.\rmentieres, at !\Iessines, at Ypres, and also during tha 
winter on the .Ancre — that on every single occasion in thesi 
offensives the British troops have stormed the stronges 
frontal positions which ha\'e been e\-er held against attacks. 
In addition to that fact, every single one of these offensivcf 
entailed at least five, and in some cases twelve and four- 
teen, minor offensives, \\'hich had to be undertaken b}- thf 
Hi-ilish troops; so in the something like fifty attacks 
sin.ce ist Juiy of last year, against, let us not forget, the 
strongest positions that have ever been occupied in war, 
the British troops have been successful on practicallv everyt 
occasion. !t is only right lhat wc should remember that tl^^ 
horroi's modern warfare entails have never been equalled iif 
an_\- warfare of the past. Therefore, the men who ari; 
thanked by this Motion are not the kind of soldiers who 


It gaily forth to battle in days gone by, for a Httle 
iggle wiiic'n was going to take a short time, followed by 
jrolonged rest. They are bearing this burden day and 
ht with extraordinarily good hope, an extraordinary 
ief and faith in their cause, and extraordinary confidence 
the people of this country. 


These results have been obtained in those various offen- 
es to which I have alluded. In the earliest days, when 
British Regular Army, to which so great and noble a 
)Ute has been paid to-day, and to which I, perhaps, as 
who saw them but was not of them, can also pay my 
)ute, one man in ever\- five 3'ards, and with no reserves 
all, defeated the flower of the Prussian Arm^-. W'e have 
)d reason to remember all this, as v,-e will in a few days 
ice, on the great anniversary of tliat day. We ought 
er to forget, as we shall not in generations to come, bv 
ler.'uiiins }'et unborn in this country, that imperishable 
^e in our history. I do desire to emphasise this ; that 
e iliose times War has become far more horrible, and 
New Armies, without so much training, are sustaining 
fight against the most terrible nerve-strain which mortal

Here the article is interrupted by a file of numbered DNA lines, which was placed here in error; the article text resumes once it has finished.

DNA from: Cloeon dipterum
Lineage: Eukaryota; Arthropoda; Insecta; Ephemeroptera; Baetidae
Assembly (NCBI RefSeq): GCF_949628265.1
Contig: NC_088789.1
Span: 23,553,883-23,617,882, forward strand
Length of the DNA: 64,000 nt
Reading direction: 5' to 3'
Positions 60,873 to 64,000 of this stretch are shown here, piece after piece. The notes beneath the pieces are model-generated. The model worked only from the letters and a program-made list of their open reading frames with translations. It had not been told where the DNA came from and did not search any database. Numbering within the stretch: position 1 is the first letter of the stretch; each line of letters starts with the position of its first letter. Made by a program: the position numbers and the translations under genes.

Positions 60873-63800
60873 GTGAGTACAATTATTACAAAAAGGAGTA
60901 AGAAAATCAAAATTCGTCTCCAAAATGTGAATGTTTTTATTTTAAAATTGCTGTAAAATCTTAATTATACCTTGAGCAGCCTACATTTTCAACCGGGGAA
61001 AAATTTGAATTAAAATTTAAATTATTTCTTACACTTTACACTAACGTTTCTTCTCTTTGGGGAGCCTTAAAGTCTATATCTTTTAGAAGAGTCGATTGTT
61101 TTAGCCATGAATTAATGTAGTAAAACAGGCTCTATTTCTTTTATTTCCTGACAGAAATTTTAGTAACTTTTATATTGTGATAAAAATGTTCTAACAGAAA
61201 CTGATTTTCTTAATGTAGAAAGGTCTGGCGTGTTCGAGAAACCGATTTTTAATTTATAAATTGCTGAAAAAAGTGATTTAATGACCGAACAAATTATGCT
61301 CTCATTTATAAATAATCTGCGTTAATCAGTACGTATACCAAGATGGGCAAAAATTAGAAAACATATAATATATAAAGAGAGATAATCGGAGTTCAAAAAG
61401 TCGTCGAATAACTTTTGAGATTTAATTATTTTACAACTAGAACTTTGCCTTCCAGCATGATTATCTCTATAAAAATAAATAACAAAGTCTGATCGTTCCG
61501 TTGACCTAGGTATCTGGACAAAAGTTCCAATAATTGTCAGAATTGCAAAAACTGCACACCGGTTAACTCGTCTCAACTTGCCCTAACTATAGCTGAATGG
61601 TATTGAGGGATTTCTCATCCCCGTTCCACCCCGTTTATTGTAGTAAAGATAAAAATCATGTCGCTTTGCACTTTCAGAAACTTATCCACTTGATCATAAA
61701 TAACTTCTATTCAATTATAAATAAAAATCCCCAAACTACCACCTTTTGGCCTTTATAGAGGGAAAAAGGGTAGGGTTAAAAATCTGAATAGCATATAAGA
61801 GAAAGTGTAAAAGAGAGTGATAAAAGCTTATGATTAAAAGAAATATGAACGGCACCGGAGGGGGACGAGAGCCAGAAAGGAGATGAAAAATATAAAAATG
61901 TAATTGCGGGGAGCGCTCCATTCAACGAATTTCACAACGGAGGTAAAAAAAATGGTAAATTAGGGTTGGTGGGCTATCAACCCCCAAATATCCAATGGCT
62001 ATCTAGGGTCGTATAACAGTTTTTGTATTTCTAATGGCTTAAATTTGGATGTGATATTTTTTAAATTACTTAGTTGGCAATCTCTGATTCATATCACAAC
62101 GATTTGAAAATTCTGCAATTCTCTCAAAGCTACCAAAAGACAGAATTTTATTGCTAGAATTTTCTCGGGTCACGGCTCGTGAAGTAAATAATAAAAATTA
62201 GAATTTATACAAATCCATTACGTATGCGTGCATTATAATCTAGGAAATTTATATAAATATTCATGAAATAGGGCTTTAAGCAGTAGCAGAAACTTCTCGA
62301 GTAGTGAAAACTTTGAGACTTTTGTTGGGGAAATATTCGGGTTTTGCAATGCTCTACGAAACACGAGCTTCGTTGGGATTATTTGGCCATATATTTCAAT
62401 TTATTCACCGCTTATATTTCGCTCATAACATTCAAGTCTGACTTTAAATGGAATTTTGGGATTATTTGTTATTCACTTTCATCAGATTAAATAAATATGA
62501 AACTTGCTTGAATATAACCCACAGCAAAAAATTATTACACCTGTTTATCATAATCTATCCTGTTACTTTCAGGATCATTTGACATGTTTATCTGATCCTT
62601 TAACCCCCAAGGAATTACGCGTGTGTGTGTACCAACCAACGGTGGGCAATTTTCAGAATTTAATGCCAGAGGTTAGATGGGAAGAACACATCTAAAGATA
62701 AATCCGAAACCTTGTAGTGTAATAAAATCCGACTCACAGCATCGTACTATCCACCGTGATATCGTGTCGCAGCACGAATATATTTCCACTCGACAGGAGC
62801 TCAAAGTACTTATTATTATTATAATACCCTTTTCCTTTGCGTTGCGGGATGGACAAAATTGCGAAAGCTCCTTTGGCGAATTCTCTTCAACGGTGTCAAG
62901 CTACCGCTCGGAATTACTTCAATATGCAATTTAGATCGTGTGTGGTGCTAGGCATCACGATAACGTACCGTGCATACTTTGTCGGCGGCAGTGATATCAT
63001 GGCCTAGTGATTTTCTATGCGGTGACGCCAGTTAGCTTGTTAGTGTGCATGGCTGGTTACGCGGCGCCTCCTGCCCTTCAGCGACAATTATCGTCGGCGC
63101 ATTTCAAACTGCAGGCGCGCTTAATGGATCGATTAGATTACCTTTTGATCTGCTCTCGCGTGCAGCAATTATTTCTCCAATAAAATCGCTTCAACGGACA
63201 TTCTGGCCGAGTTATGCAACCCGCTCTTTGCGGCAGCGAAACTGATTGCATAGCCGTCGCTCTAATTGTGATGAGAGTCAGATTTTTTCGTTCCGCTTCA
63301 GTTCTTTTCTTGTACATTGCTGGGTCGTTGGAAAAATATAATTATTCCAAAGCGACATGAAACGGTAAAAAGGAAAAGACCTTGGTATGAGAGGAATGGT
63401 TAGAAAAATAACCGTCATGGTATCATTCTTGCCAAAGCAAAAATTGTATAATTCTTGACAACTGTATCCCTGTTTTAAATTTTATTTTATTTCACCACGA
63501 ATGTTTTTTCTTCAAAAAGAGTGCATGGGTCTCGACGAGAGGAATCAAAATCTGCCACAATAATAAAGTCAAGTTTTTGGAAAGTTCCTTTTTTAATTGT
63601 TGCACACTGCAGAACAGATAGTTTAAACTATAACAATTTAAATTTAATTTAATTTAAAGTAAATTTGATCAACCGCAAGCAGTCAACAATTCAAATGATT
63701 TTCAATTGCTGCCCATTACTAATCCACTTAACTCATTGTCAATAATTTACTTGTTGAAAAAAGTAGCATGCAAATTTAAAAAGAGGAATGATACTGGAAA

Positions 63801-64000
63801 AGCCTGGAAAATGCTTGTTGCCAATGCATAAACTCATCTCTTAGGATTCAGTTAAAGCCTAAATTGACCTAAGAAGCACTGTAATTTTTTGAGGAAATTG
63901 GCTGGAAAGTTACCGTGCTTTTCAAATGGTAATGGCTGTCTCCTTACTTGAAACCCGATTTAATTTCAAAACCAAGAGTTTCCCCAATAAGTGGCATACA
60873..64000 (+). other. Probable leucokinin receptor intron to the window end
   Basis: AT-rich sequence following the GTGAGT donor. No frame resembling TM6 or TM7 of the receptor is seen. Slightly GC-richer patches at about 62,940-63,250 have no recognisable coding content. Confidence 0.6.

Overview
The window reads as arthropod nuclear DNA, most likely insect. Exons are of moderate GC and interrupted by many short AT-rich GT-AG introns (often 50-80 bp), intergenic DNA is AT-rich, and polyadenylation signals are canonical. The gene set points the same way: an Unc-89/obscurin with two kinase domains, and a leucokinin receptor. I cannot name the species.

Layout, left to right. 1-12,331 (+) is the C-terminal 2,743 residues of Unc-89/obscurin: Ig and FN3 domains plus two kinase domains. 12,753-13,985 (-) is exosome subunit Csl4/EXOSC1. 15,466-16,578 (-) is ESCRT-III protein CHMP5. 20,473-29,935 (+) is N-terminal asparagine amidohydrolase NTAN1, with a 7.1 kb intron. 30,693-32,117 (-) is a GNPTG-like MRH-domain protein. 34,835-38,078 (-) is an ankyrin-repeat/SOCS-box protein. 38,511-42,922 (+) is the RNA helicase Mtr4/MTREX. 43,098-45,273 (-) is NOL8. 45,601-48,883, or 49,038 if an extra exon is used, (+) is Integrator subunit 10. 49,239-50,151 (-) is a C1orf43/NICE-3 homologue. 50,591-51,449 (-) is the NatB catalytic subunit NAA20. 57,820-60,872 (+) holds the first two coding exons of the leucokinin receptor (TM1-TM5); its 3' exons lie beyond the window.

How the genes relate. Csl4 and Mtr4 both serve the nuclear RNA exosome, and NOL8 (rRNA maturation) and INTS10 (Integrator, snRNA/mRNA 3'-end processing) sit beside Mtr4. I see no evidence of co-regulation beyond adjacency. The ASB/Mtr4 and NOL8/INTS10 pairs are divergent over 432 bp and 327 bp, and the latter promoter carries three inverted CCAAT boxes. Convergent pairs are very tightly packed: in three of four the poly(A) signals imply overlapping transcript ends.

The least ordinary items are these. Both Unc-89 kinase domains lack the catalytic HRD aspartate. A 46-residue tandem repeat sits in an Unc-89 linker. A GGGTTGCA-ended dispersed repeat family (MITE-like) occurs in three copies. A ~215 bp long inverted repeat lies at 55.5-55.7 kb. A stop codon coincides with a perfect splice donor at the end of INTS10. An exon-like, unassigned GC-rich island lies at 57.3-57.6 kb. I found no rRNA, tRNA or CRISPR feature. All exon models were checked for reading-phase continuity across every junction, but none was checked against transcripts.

n h.a.s ever had to face. When we reniember that in 
te of tha.t, in spite of all the infernal inventions of modern 
ari\ these men stand firm and have never allowed the 
f to be broken, I think we v,-ill all agree that our gratitude 
uld be great. 

The Prime Minister tc-dny pa'd a tribute not onlv to our 
^ular Army, but to our New Arn.iy, and aiso to the Terri- 
al .\rmy. There are many homes in this country who 
1 be glad to have that tribute to the men v.'ho had no 
e to put their houses in order, who were not men carved 
for professional service, whose terms kept them in this 
ntry, but who, with very few exceptions, as one man, 


i*eaclj- to step into the breacfi at a time when we ha* ff 
no men to turn to and when our great New Army wa hi 
unarmed and untrained. It seems to me that the grea 
lesson we have to learn is to ask ourselves here, what i 
the best way we can really thank our soldiers in the field' 
Surely the best way we can thank them is to be worthy o' 
them ; and to see that we do not weaken our support o « 
them in this country. I believe that the country ti" 
and I am sure that the Navy and the Army, wil 
all be rejoiced to think that we have taken this opportunit- I 
of placing on record our gratitude, which can never diei i 
and which is given from this great assembly as representin| | 
the heart and the mind of the nation. . !ii 

MR. B. E. PETO. ■ 1^ 
Mr. Peto : I have been asked by the large association Oi j,, 
the officers of the merchant service to express to the Prim( 
Minister, the Government, and the House, the intense appre 1 
elation of the merchant service for the great honour whicl,',, 
is done to that service by placing them side by side with th(, 
Navy and the Army and the Oversea Forces of the Crowrl ,| 
in the vote of thanks which this House is now considering j, 
for their priceless services to the country. 1 


I am convinced, from what I have already heard, thai ' 
thij discussion will be an inspiration to our merchant service; i 
and will be an inducement — although none is really needed— i 
to them to carry on their hazardous calling, so absolutely vital; ; 
to the success of this War in the cause of liberty, and that thej i 
Prime Minister has really, in the form in which he has put! j 
this Motion, interpreted the true position and the feeling of ^